E. Conclusion

15. This chapter analyzed the macroeconomic effects of public infrastructure. We found some evidence that higher public infrastructure is correlated with higher economic growth and could crowd in private investment. We also found that infrastructure investment has positive spillover effects across provinces. This means that more concerted efforts across different layers of jurisdictions to better coordinate infrastructure planning would maximize the economic benefit of infrastructure investment. In sum, the empirical findings in this chapter provides an economic case for more infrastructure spending. With underinvestment of infrastructure over the past several decades, combined with historically low cost of funding, investing in infrastructure would generate a net positive return.

Table 3.

Testing Complementarity of Public Infrastructure and Private Capital 1/

Dependent variable: Real GDP

Estimation method: a mean group estimator with a common dynamic process (MG-CDP)

article image

Based on E&T Mean Group Estimators. Robust standard errors are in parentheses, with *** indicating significance level at 1 percent, ** at 5 percent, * at 10 percent, and + 15 percent.

Annex I. Data Description

  • Real GDP. In logarithm. Gross domestic product at market prices, chained 2007. CANSIM Table 384-0038. Data for provincial GDP prior to 1980 were estimated using nominal GDP data (CANSIM Table 384-0015) divided by the GDP deflator for Canada.

  • Employment. In logarithm. Labor Force Survey, CANSIM Table 282-0089.

  • Real private capital stock. In logarithm. Non-residential buildings plus engineering construction in the non-government sector, geometric end-year net stock, chained 2007, CANSIM Table 031-0005.

  • Real infrastructure stock. In logarithm. Non-residential buildings plus engineering construction in the government sector, geometric end-year net stock, chained 2007, CANSIM Table 031-0005.

References

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  • Ahmad, E., D. Hewitt, and E. Ruggiero, 1997, “Assessing Expenditure Responsibilities,” Chapter 2 in Fiscal Federalism in Theory and Practice, edited by T. Ter-Minassian, International Monetary Fund, 1997.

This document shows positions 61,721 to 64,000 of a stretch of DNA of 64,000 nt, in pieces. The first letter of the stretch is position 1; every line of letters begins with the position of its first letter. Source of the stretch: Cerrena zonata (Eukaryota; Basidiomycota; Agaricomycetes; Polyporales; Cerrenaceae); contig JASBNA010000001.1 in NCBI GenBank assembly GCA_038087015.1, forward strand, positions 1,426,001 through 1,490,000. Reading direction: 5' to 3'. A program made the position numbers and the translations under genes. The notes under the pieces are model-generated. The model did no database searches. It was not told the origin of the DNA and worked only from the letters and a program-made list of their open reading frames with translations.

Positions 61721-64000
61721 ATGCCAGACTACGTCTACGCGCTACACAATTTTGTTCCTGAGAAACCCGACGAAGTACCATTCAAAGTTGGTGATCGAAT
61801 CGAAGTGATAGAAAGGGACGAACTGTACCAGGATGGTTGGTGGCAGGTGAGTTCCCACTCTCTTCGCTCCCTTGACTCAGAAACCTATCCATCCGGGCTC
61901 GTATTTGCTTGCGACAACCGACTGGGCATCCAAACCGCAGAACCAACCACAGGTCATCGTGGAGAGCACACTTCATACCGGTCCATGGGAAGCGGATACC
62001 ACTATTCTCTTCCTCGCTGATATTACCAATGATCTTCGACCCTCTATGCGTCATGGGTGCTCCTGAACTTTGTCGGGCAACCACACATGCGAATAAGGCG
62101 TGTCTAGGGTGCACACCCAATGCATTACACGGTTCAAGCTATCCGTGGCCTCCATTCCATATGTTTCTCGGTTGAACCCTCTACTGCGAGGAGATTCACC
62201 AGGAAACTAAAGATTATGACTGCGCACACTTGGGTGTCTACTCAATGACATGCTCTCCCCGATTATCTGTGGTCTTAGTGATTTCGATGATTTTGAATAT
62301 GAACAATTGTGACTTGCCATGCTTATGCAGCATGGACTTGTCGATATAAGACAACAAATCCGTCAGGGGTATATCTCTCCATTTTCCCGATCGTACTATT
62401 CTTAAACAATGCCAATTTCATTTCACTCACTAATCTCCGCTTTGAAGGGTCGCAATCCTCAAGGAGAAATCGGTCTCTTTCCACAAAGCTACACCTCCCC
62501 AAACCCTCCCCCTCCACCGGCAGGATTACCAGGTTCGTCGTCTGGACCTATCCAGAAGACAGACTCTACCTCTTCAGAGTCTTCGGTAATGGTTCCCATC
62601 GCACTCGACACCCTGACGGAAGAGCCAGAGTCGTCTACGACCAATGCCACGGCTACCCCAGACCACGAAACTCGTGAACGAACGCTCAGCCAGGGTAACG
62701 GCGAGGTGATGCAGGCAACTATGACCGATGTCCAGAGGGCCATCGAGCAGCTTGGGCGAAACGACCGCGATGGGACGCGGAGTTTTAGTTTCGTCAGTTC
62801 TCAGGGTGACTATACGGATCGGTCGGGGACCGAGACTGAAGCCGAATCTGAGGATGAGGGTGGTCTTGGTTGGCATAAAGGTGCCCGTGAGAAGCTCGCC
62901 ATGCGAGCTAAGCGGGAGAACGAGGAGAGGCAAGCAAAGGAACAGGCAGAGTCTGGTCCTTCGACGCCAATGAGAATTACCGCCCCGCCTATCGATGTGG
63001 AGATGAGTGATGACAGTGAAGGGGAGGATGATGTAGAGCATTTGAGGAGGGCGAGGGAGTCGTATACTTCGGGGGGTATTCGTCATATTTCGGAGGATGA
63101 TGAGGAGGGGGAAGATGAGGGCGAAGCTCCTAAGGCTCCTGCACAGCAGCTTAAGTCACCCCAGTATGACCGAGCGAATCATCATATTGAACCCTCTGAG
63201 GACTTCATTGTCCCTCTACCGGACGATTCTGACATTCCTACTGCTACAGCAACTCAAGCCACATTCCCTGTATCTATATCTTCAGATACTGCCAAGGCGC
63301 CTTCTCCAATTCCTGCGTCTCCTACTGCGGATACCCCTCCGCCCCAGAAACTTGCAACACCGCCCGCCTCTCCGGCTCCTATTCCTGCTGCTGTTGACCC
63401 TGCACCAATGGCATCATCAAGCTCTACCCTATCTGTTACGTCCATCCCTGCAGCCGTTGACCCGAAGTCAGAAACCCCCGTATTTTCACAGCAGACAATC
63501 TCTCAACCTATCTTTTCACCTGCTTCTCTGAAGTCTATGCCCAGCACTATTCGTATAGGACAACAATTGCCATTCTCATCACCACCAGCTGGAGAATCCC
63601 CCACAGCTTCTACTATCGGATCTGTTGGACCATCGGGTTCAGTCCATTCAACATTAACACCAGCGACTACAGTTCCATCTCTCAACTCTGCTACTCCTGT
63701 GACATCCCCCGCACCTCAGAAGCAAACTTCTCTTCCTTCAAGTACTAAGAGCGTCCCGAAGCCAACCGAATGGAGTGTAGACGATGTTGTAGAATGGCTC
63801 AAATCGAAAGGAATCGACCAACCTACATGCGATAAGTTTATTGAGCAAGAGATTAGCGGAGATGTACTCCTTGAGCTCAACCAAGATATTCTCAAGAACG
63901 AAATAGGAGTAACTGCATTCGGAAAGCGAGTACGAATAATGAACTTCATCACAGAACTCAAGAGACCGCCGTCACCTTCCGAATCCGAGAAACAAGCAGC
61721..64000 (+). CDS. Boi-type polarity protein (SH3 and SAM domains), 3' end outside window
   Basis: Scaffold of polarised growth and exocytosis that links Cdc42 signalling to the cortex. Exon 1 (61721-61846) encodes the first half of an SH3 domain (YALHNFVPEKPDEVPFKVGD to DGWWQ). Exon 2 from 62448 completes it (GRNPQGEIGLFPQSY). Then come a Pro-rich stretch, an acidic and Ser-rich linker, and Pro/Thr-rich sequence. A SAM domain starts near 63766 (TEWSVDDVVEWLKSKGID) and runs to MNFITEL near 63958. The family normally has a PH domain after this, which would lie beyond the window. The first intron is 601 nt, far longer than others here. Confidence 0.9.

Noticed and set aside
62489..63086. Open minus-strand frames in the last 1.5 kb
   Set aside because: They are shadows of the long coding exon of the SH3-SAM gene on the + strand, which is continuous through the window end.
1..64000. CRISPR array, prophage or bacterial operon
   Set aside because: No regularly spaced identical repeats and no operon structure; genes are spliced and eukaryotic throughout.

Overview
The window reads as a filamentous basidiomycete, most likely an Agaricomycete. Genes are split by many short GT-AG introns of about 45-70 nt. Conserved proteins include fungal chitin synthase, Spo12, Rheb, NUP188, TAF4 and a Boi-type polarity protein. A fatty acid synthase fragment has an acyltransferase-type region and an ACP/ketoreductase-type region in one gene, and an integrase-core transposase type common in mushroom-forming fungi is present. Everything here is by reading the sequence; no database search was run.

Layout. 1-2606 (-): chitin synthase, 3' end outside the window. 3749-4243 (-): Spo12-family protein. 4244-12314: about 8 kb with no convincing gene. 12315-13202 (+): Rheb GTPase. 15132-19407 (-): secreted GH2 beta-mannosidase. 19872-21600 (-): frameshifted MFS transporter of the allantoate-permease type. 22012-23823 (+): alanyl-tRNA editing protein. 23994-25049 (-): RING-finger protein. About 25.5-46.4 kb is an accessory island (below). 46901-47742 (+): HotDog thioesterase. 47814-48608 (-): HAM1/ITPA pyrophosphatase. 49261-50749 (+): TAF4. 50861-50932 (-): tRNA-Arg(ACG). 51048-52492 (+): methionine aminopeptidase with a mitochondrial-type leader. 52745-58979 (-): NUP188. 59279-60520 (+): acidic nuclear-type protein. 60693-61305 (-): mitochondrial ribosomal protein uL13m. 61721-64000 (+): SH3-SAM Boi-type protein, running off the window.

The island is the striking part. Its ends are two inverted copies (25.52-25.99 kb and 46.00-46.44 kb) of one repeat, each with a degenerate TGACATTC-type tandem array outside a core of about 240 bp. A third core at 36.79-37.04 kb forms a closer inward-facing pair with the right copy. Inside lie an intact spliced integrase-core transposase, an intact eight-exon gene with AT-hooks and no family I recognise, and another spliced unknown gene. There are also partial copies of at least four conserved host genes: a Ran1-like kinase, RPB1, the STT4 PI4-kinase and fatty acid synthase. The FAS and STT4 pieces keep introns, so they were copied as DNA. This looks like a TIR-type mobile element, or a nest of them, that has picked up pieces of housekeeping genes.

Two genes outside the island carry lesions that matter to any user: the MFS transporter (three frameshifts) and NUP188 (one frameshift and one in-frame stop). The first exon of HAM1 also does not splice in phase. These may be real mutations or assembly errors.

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  • Aschauer, A.D., 1989, “Is Public Expenditure Productive?Journal of Monetary Economics, Vol.23, No.2, pp. 177200

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  • International Monetary Fund, 2014, ““World Economic Outlook: Is it Time for an Infrastructure Push The Macroeconomic Effects of Public Investment,October (Washington)

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1

Prepared by Kotaro Ishi and Rodrigo Mariscal (both WHD) and David Gentry (FAD).

2

IMF (2014) analyzes the macroeconomic impact of public investment shocks in advanced economies, using the local projection methodology proposed by Jordà (2005). The analysis shows that public investment shocks have statistically significant and long-lasting effects on output, with an unanticipated 1 percentage point of GDP increase in investment spending increasing the level of output by about 0.4 percent in the same year and by 1.5 percent four years after the shock.

3

The MG procedure is simple: first estimate equation (2) by OLS for each province, and then take the average.

4

MG-CDP procedures takes the three steps. First, obtain an estimate of the CDP, by estimating a pooled differenced OLS model with time dummy variables. The estimated parameters of these time dummies will represent the CDP. Second, the CDP is then added to the model by either subtracting it from the dependent variable (i.e. y˜it˜ = yitCDP, or by including it in each of the 10 regressions. Third, estimate 10 individual regressions and compute the averages or the individual estimated slopes as in Pesaran and Smith (1995).

5

In equation (2), 𝛽𝐺 = (𝜕𝑌/𝜕𝐺)(𝐺/𝑌) (for exemplification, i is dropped). Hence, 𝜕𝑌/𝜕𝐺 = 𝛽𝐺 (𝑌/𝐺).

6

We assume that the elasticity of public infrastructure is constant at any point in time, but this assumption may not hold if the elasticity fluctuates, for example depending on the cyclical state of the economy. A caution is also needed in interpreting the level of the MPK, as the estimated elasticity varies depending on model specification and estimation methodology.

Canada: Selected Issues and Analytical Notes
Author: International Monetary Fund. Western Hemisphere Dept.